Blanket solar clampdown on farmland in England won’t go ahead, Defra Ministers confirm
Environment Secretary Therese Coffey and Farming Minister Mark Spencer have stated that the UK Government won’t press ahead with plans to block solar developments on the majority of agricultural land in England.
The proposals were first reported on in early October, when Liz Truss was Prime Minister and Ranil Jayawardena was in the top job at the Department for Food, Environment and Rural Affairs (Defra). Truss spoke against solar development during her leadership campaign, calling solar panels “paraphernalia” and arguing that solar development to date in the UK has compromised food security, despite the fact that arrays cover just 0.1% of farmland.
Under Truss, Defra was reportedly set to extend its ban on solar for high-grade farmland to land categorised as 3b, or “sub-grade”. Land within this category accounts for the majority of the planned pipeline for ground-mounted solar on farms. The ban already applies to grade 1, 2 and 3a land.
Shortly after Rishi Sunak was elected, his pick for Defra, Therese Coffey, was asked by Shadow Climate Minister Kerry McCarthy whether the Department would go ahead with this change to planning regulations. Coffey stated that she was minded to stick with the proposal.
But she appears to have changed her mind. On Tuesday (6 December), Coffey was questioned by MPs on the Environment, Food and Rural Affairs (EFRA) committee. She confirmed that a Government review of planning and land use would go ahead early next year, but stated that there will be no de-facto ban on solar across all 3b land. She added that Defra would rather “work through this land use framework properly” than “jump to policy decisions” this side of the new year.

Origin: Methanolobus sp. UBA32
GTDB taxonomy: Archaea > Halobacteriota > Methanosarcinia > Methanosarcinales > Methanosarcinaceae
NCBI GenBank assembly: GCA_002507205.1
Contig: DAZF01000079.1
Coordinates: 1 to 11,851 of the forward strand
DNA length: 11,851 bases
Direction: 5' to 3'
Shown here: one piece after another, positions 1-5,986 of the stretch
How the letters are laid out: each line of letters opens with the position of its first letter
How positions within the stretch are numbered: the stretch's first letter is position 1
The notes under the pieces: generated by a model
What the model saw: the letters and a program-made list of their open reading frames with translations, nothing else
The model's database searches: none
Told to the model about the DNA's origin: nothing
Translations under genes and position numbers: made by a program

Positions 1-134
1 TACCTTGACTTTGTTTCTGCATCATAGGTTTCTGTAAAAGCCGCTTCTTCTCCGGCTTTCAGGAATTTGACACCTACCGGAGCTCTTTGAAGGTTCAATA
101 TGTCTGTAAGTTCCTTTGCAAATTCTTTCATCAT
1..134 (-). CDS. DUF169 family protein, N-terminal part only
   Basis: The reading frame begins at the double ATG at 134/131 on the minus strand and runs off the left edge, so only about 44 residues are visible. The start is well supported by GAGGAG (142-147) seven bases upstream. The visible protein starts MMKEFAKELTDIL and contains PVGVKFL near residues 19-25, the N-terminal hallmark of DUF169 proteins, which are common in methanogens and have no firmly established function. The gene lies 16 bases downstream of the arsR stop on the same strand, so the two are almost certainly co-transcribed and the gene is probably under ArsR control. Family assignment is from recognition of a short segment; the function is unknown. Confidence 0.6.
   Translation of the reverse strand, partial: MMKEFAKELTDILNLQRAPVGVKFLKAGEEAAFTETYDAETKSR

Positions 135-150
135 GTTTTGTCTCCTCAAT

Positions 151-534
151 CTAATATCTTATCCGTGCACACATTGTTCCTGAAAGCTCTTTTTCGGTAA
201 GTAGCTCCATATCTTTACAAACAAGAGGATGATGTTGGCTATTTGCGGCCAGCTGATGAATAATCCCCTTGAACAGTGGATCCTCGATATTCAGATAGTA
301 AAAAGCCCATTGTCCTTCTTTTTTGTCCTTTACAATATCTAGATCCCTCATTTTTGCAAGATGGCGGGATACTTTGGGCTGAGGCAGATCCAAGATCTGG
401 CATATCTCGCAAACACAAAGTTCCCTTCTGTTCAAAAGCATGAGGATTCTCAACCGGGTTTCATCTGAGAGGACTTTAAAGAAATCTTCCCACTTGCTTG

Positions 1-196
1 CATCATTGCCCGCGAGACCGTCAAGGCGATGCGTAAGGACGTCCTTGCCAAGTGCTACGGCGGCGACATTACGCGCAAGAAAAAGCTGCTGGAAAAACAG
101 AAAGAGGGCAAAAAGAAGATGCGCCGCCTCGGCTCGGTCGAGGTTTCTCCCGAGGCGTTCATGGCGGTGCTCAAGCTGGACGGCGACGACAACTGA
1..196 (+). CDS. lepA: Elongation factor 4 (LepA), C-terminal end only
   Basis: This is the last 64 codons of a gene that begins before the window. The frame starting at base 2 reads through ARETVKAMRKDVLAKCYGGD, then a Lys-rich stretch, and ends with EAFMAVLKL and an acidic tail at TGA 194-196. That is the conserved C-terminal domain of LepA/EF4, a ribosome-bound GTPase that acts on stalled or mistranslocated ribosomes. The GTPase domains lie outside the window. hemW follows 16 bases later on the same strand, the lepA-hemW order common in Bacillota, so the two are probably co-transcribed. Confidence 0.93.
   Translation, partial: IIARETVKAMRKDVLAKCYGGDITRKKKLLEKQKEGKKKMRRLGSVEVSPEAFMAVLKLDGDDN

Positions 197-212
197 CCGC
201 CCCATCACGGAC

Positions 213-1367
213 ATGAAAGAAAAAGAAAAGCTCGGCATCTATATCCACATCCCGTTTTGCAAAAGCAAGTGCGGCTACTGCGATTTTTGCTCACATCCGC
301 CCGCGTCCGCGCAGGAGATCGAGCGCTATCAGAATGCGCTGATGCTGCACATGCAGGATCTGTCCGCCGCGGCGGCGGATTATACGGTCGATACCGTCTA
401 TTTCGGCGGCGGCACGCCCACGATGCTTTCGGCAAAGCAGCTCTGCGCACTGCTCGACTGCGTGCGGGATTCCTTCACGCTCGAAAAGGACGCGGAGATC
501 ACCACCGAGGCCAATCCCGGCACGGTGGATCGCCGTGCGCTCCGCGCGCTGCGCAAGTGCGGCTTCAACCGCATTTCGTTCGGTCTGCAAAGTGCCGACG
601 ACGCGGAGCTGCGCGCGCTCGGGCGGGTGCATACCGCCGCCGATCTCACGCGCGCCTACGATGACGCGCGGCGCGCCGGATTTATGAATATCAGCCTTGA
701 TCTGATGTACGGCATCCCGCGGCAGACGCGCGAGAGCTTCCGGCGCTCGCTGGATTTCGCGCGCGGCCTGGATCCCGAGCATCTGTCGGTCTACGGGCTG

She stated: “We have 14GW of solar now. Right now, the ambition within the energy security strategy is to raise it up to 70GW.”
Coffey also acknowledged that adding solar could be a means for farmers to diversify their income at a time when they are facing skyrocketing fertiliser and energy costs that are impacting their bottom line.
Nonetheless, she did not come across as a vocal advocate for solar. She stated:“There is competition for land. I’m not suggesting by default I just want to put solar over every bit of 3b land. I think we do need to get that careful balance across that and make the best use of land. I’m more inclined about brownfield sites and certainly thinking through how farms and others can do a lot more self energy production.”
Farming Minister Mark Spencer later clarified Coffey’s position by providing additional information to The Guardian. He told the paper’s environment editor Fiona Harvey and environment reporter Helena Horton: “I believe Beis [the Department for Business, Energy and Industrial Strategy] and Defra are looking together at this, how we best use land and a land use framework is coming. But I am not in favour of a broad brush approach.
“We shouldn’t be stopping farmers who want to diversify their income from doing that as that would be harmful so I’d have no problem with them putting some solar panels down on 3b land. But we can’t then have thousands and thousands of acres taken away that could otherwise be used for food production. It has to be a balance.”
The news has, of course, been welcomed by the solar sector. Solar Energy UK’s chief executive Chris Hewett called Coffey’s comments “a great relief to the solar industry” and welcomed a “significant shift from the anti-solar rhetoric of her predecessor.”
It has been a busy 24 hours in the UK’s renewable energy sphere. The Department for Levelling Up, Housing and Communities announced on Tuesday that it will look at changing planning rules for onshore wind to make development in areas with strong local support easier. The change has come as a result of a campaign led by Simon Clarke MP, who had the support of Truss as well as Boris Johnson, Alok Sharma and more than 20 other Tories. Read edie’s full article on that story here.